KNOXVILLE (WATE) – The brilliant flash of an exploding star dies and explodes has been captured for the first time ever.
The Kepler space telescope, NASA’s planet hunter, captured the optical wavelength or visible light from the star. The shock was captured in 2011, but the discovery was made public on Monday after the research was published in the Astrophysical Journal.
A team of scientists at the University of Notre Dame in Indiana, analyzed light captured by Kepler every 30 minutes over a three-year period, hunting for signs of massive stellar death explosions known as supernovae. The shock breakout, or early flash the star emits when it blows itself apart, last for about only 20 minutes, so catching it was a “milestone for astronomers.”
An artist was able to recreate the explosion based on newly published data and optical wavelengths captured by the telescope. The flash was emitted by the death of the star known as KSN 2011d, which is roughly 500 times the size of the sun and about 1.2 billion light-years away, according to NASA’s Ames Research Center.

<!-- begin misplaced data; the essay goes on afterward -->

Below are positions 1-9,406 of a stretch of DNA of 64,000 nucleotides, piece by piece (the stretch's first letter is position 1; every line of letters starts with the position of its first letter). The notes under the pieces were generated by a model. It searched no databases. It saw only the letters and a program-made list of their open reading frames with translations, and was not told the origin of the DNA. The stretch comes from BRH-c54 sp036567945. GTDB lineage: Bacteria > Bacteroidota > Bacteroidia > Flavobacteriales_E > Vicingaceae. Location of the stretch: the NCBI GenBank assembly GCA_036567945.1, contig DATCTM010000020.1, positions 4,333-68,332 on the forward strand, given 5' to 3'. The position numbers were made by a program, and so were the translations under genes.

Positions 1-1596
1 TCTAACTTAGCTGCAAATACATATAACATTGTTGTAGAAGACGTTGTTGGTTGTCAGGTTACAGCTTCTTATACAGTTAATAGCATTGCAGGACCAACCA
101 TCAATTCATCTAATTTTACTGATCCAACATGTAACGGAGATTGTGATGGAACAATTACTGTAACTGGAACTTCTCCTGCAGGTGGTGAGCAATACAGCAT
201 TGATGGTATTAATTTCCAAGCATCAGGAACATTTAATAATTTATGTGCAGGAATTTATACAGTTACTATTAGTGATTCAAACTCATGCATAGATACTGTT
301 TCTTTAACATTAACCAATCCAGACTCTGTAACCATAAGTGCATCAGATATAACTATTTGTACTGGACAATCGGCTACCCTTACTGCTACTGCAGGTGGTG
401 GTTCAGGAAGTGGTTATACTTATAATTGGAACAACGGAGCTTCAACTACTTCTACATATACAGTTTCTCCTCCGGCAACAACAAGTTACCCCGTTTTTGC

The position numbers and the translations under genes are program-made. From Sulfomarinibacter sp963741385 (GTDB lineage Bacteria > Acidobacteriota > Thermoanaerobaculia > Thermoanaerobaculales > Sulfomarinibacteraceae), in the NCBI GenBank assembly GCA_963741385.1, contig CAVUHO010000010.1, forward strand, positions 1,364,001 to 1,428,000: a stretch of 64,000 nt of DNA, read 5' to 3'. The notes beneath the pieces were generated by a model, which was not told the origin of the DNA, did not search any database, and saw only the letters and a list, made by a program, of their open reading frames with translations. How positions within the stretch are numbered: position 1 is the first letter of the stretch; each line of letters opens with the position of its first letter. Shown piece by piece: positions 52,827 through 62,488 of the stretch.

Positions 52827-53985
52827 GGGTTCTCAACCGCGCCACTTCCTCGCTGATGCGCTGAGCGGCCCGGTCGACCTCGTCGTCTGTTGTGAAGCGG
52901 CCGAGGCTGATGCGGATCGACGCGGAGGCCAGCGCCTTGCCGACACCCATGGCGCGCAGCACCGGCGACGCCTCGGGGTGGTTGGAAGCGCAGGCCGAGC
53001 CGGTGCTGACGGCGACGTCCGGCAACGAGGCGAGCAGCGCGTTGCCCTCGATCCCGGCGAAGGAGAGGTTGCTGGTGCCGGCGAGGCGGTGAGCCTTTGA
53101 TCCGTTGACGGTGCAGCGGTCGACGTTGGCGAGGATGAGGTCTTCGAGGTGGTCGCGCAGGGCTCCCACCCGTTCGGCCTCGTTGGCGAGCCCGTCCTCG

NASA said understanding the physics behind the explosion helps scientists to better understand how the seeds of chemical complexity and life itself have been scattered in space and time in our Milky Way galaxy.